As a reminder, ROADMAP is a post-market study involving ambulatory advanced heart failure patients who meet Heartmate II's existing FDA approved indications for Destination Therapy, but who are not being referred for LVAD therapy in meaningful numbers.

We anticipate that ROADMAP will eventually include up to 50 sites and 200 ambulatory NYHA Class IIIB and IV patients who are not dependent and inotropic support or those typically classified as INTERMACS 4, 5, and 6 where we think there is a substantial unmet needs for treatment options.

In addition to ROADMAP, we've made significant progress in the trace study, which is evaluating reduced anticoagulation and antiplatelet therapy for HeartMate II patients. Today, we have enrolled 80 out of 200 patients in the trace study from centers in both North America and Europe.

As for of the SSI registry, which is studying new techniques to reduce drive line infection, enrollment has increased to 133 out of a targeted 400 patients.

Lastly, later this year, we plan to enroll the first patients in CHF, a European study that aims to involve cardiologists and implant centers in evaluating and implanting HeartMate II in a slightly less sick patient population.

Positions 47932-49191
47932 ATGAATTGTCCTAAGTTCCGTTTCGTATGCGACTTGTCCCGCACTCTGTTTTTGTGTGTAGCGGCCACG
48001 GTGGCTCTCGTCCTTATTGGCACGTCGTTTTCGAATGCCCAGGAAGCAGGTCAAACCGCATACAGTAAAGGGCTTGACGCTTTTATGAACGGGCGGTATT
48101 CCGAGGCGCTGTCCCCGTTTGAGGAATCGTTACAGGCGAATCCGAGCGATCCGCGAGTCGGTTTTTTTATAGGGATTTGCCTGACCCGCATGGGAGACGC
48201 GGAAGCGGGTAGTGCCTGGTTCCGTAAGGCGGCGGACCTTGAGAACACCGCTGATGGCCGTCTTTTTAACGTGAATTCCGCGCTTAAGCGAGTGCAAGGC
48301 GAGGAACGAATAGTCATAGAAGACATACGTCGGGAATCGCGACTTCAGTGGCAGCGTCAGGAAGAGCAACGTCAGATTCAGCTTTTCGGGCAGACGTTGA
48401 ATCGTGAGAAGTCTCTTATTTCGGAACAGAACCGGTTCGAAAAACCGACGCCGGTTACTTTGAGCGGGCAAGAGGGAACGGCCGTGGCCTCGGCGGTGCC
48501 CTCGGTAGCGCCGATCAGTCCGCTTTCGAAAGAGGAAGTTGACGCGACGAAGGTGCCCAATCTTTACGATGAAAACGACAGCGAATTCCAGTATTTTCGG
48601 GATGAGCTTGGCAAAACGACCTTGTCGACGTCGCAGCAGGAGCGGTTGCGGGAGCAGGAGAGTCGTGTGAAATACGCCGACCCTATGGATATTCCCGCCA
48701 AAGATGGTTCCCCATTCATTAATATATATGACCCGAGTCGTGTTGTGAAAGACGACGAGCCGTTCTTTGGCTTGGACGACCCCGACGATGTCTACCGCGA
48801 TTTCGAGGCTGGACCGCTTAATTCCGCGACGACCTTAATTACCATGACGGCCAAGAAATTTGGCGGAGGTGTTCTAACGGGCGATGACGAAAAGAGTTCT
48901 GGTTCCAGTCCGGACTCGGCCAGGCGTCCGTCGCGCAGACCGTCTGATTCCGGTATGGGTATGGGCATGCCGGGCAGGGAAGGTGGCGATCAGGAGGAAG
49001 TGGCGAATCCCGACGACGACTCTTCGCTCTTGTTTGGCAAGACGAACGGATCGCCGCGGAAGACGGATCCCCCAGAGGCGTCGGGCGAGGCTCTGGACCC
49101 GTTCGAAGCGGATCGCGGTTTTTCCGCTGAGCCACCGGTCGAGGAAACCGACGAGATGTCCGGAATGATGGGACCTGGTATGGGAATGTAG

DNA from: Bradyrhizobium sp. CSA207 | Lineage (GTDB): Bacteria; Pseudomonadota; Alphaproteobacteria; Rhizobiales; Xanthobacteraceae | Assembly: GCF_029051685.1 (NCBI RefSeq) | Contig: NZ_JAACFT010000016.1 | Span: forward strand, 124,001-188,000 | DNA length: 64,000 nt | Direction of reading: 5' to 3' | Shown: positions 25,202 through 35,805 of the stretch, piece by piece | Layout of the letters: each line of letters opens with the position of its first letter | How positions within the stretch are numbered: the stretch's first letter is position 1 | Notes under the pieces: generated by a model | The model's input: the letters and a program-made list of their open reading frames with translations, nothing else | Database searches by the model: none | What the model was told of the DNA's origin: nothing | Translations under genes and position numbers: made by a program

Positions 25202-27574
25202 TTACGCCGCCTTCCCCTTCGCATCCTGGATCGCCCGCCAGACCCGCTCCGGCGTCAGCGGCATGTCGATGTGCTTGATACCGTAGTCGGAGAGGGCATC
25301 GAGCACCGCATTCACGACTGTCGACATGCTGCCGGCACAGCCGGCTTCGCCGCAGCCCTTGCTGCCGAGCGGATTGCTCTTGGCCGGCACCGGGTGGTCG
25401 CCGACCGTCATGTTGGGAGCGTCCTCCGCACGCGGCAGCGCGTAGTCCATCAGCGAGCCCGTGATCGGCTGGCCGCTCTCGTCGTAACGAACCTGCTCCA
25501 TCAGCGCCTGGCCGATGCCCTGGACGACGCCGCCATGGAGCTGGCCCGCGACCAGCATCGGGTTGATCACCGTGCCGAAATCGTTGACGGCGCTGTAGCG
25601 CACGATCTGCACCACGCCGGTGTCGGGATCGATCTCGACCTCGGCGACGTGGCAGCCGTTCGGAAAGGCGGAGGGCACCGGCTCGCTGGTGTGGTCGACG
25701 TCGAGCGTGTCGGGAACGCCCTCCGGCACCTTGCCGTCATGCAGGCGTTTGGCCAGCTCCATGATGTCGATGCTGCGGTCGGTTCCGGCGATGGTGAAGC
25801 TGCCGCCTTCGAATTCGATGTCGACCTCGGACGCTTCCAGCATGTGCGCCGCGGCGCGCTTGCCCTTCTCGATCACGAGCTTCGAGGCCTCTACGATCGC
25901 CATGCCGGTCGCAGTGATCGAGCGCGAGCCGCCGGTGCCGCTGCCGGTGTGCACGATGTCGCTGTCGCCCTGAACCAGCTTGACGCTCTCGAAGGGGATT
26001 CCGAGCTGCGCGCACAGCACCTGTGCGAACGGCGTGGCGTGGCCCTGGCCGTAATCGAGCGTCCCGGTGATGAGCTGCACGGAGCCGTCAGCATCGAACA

On the topic of clinical data, we are highly encouraged that the American Heart Association recently published updated guidelines for the use of mechanical circulatory support, reflecting the improvements in clinical outcome that have been reported with Heartmate II. These guidelines now include the strongest recommendation ever published for VAD, in terms of both classification and level of evidence. The AHA now considers both Bridge-to-Transplantation and Destination Therapy to be Class 1 therapies, with the level of evidence rating of B.

Also for the first time, the AHA acknowledged the trend toward treatment of less sick heart failure patients or elective DT patients and assigned a Class IIa, level of evidence B, to the use of VAD for that patient population.